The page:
I thought the characters were just alright. Caden wasn’t super likable and I didn’t find Dylan super likable either. It was honestly just hard to really get to know the two main characters as they were basically putting on an act the whole time. I thought the fact that they had trainers in their heads the whole time was pretty weird as well. And Caden’s trainer was always like, “Sorry I’m late/missed that, I was on a date”. Cut to me scratching my head and wondering why the heck that detail was necessary. Caden’s relationship with his “parents” also seemed unnecessary. I didn’t see how that added anything to the story or to Caden’s development. I don’t even think they really helped us to learn more about the big bad company. They were just kind of…there.

I will say, that I thought this book did a great job poking some fun at the “bad boy vs guy next door competing for a below-the-radar girl’s heart” trope. There were some classic scenes especially when it came to Dylan: broody bad boy reads poetry, sexy bad boy at the school dance, hardcore bad boy rides a motorcycle, etc. It really reminded me of certain other books and made those things kind of laughable–in a good way. It’s so hard for me to say anything else without spoilers, but without giving anything away, I thought that the way sexuality was represented in this book was a little…manipulative? It seemed like it came into play when it was convenient. Perhaps I just didn’t get it, though?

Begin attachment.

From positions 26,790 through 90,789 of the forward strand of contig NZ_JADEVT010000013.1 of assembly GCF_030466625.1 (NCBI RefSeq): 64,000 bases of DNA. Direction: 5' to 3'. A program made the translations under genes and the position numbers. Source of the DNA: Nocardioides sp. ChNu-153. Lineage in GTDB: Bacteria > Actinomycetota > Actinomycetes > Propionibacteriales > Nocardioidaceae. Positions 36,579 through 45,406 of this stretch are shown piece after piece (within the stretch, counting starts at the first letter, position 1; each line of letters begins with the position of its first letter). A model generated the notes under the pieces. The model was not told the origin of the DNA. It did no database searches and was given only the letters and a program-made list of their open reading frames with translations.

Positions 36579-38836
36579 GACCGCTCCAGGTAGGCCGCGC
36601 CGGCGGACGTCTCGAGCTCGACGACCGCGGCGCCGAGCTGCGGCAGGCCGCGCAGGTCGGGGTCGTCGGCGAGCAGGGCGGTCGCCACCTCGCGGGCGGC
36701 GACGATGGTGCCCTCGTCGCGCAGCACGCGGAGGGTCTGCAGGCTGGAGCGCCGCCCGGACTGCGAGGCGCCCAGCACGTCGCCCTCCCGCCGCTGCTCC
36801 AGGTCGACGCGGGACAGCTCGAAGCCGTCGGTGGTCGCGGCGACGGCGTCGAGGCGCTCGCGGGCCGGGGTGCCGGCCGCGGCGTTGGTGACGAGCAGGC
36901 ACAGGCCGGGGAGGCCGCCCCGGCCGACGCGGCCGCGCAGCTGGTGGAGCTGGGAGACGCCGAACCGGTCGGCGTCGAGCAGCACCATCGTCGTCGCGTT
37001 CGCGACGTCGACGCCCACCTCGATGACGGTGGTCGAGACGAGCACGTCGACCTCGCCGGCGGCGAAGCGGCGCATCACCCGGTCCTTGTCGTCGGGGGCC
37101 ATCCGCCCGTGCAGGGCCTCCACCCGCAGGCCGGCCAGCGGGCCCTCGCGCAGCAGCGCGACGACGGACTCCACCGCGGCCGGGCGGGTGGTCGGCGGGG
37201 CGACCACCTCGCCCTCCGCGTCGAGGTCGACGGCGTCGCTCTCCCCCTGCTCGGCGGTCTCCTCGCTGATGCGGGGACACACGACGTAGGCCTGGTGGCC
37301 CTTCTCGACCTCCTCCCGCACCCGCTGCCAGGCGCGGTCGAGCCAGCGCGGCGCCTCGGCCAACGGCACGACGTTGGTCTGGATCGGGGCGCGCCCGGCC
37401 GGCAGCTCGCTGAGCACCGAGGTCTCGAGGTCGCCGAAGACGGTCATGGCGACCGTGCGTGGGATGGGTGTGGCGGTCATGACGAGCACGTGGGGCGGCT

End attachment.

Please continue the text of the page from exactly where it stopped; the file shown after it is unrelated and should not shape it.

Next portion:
Overall, I thought this book was pretty good. It was a refreshing take on some common tropes and I really enjoyed that part of it. Other aspects of the book fell flat, but they weren’t necessarily deal-breakers. I think this author has a bright future in YA ahead of him.

Overall Rating: 3
Language: Moderate
Violence: Heavy
Smoking/Drinking: Mild
Sexual Content: Moderate


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Click on the picture above to be taken to the giveaway!



ABOUT THE AUTHOR: Cale Dietrich

Cale Dietrich is a YA devotee, lifelong gamer, and tragic pop punk enthusiast. He was born in Perth, grew up on the Gold Coast, and now lives in Brisbane, Australia. The Love Interest is his first novel.

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Note: I received this book free from the author/blog tour in exchange for an honest review.

Perfect Series Ending to a Great Series | Manners & Mutiny by Gail Carriger